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October 8, 1892


JAMA. 1892;XIX(15):442. doi:10.1001/jama.1892.02420150026008

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Among the many things of which the American people are justly proud, there is nothing that takes precedence of the public school system that is now quite general in almost, if not all, the States. In fact, the excellence of the common school is a valuable indicator of the moral and social status of any community. Hence, a belief is general, that a fair common school education for every boy and girl is the best possible preventive of vice, pauperism and crime.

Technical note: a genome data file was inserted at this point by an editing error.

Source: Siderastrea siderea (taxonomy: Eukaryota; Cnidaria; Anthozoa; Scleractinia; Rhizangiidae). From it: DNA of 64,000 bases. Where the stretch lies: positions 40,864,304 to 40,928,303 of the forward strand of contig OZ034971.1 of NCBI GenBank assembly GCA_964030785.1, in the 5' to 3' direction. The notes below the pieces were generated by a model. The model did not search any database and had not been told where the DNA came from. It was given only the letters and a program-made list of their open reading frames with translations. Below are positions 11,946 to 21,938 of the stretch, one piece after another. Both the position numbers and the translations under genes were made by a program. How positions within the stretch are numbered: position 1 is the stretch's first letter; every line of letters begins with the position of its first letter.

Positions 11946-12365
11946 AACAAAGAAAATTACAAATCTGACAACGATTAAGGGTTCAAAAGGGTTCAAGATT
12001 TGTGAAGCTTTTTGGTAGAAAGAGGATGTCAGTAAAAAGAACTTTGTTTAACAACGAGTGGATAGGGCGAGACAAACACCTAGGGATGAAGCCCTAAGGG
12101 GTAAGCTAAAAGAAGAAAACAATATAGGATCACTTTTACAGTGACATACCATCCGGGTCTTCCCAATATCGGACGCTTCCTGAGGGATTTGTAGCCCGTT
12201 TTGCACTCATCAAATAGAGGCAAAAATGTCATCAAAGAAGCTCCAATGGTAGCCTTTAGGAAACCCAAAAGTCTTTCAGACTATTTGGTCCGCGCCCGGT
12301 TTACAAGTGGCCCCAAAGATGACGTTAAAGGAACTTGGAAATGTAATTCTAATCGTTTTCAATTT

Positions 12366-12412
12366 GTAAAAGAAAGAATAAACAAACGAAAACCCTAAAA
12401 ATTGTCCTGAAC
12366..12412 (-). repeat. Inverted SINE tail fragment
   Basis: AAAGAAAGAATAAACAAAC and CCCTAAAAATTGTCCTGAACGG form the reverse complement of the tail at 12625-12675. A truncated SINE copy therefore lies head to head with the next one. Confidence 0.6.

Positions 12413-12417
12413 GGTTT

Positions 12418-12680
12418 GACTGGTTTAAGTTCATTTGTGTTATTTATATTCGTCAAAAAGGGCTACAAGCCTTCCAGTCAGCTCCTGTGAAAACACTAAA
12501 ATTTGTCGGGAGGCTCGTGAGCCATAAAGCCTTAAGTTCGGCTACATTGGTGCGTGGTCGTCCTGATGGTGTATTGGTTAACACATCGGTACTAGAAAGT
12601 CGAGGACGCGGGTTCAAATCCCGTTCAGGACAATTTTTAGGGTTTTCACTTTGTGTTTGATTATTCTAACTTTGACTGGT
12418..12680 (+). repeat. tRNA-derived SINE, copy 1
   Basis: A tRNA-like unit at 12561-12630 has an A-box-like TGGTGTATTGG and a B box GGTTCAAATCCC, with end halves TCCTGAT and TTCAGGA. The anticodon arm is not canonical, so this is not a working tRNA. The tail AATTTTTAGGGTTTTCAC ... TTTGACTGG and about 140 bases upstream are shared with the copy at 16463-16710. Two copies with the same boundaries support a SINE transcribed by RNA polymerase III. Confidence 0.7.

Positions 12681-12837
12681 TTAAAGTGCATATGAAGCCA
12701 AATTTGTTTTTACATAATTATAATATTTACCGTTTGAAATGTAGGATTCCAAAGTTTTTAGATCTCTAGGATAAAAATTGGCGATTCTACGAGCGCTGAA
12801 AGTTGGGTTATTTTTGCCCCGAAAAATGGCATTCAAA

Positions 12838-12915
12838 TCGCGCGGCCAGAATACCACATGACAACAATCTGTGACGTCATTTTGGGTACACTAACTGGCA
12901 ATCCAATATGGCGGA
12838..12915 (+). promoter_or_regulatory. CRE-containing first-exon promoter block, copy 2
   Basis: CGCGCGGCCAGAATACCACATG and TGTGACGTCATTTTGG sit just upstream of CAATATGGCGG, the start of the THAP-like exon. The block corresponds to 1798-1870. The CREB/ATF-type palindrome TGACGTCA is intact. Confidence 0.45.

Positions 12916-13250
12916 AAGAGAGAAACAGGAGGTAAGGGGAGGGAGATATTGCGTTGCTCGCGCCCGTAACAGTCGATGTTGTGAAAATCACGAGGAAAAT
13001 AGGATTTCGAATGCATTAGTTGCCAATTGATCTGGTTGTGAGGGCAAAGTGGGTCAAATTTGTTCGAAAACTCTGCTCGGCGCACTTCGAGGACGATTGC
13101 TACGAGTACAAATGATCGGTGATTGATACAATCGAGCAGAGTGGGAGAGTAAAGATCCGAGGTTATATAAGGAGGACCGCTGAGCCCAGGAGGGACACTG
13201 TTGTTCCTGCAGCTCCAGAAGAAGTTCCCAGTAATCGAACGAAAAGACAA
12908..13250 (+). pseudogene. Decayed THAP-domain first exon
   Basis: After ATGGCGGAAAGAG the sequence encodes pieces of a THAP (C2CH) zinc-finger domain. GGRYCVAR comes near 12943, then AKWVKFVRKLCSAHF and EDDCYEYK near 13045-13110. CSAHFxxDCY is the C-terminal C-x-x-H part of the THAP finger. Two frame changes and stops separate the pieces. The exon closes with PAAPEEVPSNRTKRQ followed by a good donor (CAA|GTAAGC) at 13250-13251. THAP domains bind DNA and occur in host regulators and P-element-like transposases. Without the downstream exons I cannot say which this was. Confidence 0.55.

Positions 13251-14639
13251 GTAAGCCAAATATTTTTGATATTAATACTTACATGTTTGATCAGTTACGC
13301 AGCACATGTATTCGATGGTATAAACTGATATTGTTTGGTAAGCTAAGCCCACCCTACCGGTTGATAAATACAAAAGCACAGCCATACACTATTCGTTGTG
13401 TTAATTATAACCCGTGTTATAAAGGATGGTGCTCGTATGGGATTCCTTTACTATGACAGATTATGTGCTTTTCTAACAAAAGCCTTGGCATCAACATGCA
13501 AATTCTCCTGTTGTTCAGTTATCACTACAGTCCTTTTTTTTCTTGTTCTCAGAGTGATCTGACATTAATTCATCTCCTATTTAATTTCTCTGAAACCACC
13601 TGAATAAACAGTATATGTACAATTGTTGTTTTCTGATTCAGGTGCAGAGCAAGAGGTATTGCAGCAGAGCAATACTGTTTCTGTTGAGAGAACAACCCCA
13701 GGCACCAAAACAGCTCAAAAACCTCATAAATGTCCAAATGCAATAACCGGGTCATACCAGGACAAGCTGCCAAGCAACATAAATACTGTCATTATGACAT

With the spread of intelligence there is a consequent aggregation of people in cities and populous centres, and in the population centres the saying is trite that a disproportionate number of the leaders of enterprise, alike in commercial and professional pursuits is drawn from the men who received their early education in country schools.

The reason usually given for the country boy being able to overtake the one

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